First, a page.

From the Head of the Crowther Centre – Dr Ray Swann 

Motivation and Discipline

At Brighton Grammar from ELC–VCE we spend a lot of time thinking about and working with the boys to understand, foster and develop motivation. We know the power of motivation for inclusion, to deal with challenge and to learn the life lesson of being able to ‘defer gratification’ – or in simple terms to make a short-term sacrifice to achieve a longer-term goal.

But whilst we consider these aspects, we cannot forget the role of discipline. In the book ‘About Face’ – the story of Colonel David Hackworth – we learn about discipline and motivation. Motivation is changeable, like a mood – whereas discipline is like the sun, in that it rises every day.  You can depend upon your discipline when the going gets tough.

Connecting our goals to disciplined actions (through routines) is a powerful way to improve learning.

So what does discipline look like for our boys? What are some of the fundamental routines that we teach them to build discipline? Schools are full of them. For example: boys lining up to be ‘ready to learn’, boys taking care of their uniform (shoes, shirt tucked in and so on), or even boys shaking Mr Tellefson’s hand on the way in to school.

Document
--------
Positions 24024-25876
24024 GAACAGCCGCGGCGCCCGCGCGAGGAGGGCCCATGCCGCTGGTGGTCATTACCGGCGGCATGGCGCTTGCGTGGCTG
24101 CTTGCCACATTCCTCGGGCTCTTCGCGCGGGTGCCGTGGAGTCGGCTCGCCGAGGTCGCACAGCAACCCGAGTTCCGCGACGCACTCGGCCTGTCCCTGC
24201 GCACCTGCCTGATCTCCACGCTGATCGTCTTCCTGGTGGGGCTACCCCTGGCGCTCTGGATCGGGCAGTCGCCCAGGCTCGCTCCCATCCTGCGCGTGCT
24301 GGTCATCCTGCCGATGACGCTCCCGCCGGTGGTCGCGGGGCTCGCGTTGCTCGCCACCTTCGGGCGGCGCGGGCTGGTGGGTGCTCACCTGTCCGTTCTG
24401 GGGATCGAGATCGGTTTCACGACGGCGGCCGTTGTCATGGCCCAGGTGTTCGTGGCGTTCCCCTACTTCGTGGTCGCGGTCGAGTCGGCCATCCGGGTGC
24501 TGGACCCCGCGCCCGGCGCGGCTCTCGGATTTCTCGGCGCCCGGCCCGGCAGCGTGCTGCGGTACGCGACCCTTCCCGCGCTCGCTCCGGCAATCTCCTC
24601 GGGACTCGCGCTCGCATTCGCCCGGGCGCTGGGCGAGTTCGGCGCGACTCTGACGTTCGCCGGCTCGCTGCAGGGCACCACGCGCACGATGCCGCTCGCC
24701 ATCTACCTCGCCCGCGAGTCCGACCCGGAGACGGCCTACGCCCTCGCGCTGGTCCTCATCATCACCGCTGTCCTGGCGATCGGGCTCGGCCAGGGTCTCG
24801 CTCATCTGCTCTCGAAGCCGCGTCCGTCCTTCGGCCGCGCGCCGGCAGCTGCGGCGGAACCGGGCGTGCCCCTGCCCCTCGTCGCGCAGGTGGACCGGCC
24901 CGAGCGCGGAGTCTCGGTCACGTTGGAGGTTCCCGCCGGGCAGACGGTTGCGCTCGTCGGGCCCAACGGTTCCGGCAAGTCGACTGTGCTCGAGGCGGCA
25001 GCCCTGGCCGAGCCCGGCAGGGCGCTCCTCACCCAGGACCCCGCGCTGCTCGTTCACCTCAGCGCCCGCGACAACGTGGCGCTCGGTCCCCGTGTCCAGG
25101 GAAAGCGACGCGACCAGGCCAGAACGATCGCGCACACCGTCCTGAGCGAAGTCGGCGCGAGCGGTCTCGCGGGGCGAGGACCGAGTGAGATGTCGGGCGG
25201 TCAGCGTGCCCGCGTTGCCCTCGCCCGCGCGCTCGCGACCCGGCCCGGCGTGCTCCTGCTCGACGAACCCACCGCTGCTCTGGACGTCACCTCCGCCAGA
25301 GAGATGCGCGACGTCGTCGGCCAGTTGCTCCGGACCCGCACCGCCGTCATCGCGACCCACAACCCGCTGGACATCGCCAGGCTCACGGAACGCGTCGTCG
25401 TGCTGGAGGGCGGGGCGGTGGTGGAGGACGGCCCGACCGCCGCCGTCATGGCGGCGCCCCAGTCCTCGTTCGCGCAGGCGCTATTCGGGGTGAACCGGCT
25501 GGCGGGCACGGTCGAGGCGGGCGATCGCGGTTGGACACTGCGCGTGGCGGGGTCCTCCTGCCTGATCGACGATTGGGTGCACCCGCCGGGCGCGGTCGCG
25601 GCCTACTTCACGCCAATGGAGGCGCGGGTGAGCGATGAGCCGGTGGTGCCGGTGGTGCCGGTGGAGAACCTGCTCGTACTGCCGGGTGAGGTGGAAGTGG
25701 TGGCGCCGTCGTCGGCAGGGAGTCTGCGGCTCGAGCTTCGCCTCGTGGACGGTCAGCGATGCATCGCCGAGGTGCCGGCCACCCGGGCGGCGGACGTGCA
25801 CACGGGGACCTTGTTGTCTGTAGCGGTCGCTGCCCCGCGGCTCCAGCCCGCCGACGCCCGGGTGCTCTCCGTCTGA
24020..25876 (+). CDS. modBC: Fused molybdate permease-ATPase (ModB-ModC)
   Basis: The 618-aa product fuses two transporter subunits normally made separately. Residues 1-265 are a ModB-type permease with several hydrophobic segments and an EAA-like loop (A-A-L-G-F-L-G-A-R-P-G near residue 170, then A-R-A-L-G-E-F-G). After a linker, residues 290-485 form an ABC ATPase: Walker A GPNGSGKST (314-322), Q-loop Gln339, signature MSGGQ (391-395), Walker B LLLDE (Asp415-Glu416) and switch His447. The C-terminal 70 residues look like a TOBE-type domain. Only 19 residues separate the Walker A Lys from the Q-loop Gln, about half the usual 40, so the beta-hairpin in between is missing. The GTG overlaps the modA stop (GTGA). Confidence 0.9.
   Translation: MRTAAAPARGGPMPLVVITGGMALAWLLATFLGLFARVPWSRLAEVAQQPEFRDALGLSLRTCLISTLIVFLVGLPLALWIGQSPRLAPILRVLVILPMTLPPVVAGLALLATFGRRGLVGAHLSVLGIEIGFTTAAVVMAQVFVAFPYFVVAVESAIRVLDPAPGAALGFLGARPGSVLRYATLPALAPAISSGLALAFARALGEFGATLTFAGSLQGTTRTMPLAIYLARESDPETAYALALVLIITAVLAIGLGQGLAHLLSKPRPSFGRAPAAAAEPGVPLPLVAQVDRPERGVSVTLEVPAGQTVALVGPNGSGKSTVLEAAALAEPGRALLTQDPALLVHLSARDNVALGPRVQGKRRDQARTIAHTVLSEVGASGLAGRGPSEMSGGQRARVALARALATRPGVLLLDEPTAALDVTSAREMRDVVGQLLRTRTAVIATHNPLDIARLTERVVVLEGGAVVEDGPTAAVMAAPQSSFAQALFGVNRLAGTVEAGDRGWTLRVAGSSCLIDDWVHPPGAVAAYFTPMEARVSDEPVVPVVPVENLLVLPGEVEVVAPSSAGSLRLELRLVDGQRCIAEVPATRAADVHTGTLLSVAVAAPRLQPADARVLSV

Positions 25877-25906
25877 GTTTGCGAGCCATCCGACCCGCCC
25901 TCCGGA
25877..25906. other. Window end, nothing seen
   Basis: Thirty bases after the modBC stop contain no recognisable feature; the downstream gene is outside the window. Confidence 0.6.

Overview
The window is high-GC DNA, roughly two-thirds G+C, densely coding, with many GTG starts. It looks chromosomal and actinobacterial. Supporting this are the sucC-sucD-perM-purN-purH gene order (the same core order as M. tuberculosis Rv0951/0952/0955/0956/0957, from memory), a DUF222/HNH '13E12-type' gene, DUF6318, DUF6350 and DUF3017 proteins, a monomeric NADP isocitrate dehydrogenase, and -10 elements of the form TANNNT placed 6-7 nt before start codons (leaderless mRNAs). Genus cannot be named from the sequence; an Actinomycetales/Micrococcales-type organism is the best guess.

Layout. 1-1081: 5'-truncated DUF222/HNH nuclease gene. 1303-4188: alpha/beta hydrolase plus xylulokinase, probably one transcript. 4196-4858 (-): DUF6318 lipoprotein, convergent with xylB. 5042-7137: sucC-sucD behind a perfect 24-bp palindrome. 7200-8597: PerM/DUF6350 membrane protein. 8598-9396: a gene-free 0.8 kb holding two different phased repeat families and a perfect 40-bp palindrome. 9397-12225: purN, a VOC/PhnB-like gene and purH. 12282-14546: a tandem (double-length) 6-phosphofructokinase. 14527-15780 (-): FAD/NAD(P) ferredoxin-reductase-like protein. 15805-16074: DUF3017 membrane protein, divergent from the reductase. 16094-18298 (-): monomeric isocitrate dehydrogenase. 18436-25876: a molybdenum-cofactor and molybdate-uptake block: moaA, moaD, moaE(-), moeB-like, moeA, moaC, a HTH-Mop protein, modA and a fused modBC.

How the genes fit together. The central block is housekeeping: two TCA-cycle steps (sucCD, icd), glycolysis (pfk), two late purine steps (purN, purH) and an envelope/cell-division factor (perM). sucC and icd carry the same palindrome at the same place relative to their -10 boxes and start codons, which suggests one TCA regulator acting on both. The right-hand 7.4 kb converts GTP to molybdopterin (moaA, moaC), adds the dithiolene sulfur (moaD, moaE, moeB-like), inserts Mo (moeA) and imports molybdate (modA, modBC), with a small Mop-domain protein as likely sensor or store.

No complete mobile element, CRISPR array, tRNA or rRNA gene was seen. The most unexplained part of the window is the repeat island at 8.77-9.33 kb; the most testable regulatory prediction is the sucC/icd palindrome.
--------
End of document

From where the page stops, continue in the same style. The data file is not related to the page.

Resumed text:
We also know that in learning, the satisfaction of learning (the ‘thrill’) needs to be accompanied by motivation (the ‘will’). We do this by teaching routines, insisting on practice, repetition, pulling up the boys when they are not mastering the skill.

Here are some of the other things that you can do at home to help your son build discipline:

  • Give your son responsibility for a particular area of the household.
  • Let your son develop the routine (without your oversight) of making his bed and opening the blinds each morning (as well as keeping his room tidy!). General McRaven talks about the value of making one’s own bed in this video.
  • Help your son clarify his goals, then talk about the desired conditions needed to realise the goal.
  • Put those behaviours and actions (along with timelines and consequences) on the fridge (make them fairly short term so they can be reviewed or changed).
  • Link some of the behaviours to things he also enjoys (so if the goal is to do a little more study, maybe sit down and join him – with some food!)
  • Make sure your son is getting enough sleep (research shows time and again that when tired, we lose our willpower!)

Finally, I would like to thank Kate Casey (Crowther Centre Manager) and Danielle Wolff (School Psychologist and Crowther Associate) for their work in the Parent Workshop Program that has been running throughout this term, as well as the many parents who came in to join the learning community at BGS!

We will continue with our program next term (details and dates for Term 4 workshops will be released soon). 

If there is a particular topic on which you’d like Crowther to present or explore the research, please contact us at: